Gene Expression Analysis

Real-time fluorescence-based PCR and RT-PCR have emerged as powerful methods for examining gene expression patterns in many contexts. In traditional PCR, an amplicon which accumulates after a predetermined number of cycles is analyzed by gel electrophoresis. In real-time PCR, reactions are characterized by the PCR cycle at which amplification of a target molecule is first detected by release of a fluorescent signal in real time. The greater the quantity of the target molecule in the reaction mix, the earlier a significant increase in fluorescence will be measured. Quantitation is accomplished with reference to a threshold cycle, (Ct), defined as the fractional cycle number at which fluorescence, generated by the increase in PCR product, exceeds a set threshold above the baseline. For an excellent treatise on fluorescence-based real-time PCR, refer to Bustin A-Z of Quantitative PCR (2004).

Recently, real-time quantitative TaqMan PCR was utilized to look at expression of genes involved in chicken telomere maintenance pathways. Chicken primers and fluorescent probes were developed for seven target genes (tankyrase 1, tankyrase 2, TRF1, TRF2, cTERT, cTR and c-myc) as well as for three housekeeping genes for normalization purposes. In cell culture, chicken GAPDH mRNA levels were found to show the least standard deviation for all samples examined, and therefore GAPDH values were used to normalize the target gene values.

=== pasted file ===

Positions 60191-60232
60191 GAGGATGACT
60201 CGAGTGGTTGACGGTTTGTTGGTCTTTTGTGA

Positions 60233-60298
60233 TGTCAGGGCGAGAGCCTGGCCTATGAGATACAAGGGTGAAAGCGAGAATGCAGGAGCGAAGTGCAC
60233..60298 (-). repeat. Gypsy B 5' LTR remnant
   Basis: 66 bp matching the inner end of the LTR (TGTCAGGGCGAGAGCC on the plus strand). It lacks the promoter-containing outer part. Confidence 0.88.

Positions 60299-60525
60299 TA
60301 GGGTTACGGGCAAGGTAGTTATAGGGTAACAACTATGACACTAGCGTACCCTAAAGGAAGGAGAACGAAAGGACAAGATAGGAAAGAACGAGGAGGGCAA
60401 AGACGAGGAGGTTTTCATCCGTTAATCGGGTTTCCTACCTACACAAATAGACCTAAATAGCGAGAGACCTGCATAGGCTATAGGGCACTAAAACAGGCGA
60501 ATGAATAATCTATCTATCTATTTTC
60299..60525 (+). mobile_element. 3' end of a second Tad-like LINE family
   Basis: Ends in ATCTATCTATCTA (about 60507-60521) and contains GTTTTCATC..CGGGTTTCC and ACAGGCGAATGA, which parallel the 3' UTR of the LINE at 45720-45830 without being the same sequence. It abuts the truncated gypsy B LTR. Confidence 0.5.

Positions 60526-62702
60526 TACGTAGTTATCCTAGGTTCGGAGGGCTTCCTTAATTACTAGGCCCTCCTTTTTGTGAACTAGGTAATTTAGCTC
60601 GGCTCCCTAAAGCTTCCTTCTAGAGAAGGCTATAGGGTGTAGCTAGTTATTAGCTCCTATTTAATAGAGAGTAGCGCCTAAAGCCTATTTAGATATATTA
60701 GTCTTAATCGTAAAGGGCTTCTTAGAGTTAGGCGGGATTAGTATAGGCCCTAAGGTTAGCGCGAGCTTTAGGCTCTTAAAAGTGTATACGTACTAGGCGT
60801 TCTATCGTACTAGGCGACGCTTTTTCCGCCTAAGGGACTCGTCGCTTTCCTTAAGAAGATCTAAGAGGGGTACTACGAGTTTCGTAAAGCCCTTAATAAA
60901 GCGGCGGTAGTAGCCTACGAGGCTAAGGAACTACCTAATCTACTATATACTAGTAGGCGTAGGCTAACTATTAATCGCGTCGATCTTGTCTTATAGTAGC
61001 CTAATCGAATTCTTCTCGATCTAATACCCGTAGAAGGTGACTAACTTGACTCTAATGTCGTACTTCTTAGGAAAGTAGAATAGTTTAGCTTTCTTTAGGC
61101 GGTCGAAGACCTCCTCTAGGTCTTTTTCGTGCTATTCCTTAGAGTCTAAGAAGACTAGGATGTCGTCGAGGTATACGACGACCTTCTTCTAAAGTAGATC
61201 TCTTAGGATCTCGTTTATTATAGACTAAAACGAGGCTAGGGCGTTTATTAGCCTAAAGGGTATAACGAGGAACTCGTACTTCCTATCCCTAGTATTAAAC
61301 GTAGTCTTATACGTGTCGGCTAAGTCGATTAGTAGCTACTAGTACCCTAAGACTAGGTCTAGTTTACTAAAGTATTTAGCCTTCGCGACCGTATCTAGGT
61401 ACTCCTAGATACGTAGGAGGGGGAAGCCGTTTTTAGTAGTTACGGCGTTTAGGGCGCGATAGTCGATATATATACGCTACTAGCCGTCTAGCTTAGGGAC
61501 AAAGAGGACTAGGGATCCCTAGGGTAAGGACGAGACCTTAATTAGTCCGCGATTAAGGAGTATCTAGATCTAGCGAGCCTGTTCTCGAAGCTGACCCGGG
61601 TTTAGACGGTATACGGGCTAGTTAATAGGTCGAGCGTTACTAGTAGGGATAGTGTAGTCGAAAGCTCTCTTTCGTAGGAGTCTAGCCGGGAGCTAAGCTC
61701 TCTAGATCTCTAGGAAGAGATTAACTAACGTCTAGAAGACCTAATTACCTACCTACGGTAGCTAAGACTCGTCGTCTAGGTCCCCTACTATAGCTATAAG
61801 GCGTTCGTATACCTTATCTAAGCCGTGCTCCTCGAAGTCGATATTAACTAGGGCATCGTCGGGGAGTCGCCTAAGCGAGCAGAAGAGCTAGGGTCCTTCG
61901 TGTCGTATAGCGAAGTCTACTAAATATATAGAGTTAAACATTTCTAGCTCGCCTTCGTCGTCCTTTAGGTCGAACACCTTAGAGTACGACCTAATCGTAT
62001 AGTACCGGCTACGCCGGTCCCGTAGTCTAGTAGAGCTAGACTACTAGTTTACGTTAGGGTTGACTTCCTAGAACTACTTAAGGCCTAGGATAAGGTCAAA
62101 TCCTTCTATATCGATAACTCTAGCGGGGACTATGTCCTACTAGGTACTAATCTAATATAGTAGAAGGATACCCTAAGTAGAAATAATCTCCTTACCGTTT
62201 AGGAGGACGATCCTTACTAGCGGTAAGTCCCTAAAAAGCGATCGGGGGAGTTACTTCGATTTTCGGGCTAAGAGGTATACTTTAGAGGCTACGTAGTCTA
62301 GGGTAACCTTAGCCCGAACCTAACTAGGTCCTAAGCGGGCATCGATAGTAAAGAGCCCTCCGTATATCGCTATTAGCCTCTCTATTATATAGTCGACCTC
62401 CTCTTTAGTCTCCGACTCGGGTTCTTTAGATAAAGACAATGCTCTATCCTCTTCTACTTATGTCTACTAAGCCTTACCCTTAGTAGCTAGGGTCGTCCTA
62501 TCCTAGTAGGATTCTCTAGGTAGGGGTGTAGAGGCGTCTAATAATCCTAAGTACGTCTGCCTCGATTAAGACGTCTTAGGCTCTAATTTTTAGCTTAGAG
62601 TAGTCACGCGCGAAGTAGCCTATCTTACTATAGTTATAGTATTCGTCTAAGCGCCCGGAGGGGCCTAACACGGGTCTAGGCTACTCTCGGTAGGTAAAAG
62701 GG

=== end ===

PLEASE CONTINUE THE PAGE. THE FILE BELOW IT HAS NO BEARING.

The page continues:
Analysis of mRNA expression patterns of the target genes in CEFs, DT40, the gastrula embryo and cES cells revealed up-regulation of tankyrase 2, TRF1, TRF2, c-myc, cTERT and cTR in DT40 cells, with c-myc levels up-regulated 184-fold in DT40 relative to the gastrula and 282-fold in DT40 relative to CEFs and cES cells. Telomerase holoenzyme components (cTERT and cTR) were present, although at low levels, in CEFs and were up-regulated in DT40, cES cells and the gastrula relative to CEFs. Down-regulation of TRF1, c-myc, cTERT and cTR appeared to be a feature of senescing CEFs that had survived an average of 30.5 PD (Swanberg et al., 2004; Swanberg and Delany, 2005). For a detailed discussion of these expression patterns as well as primer and probe sets, for target and housekeeping genes, see Swanberg et al. (2004) and Swanberg and Delany (2005).

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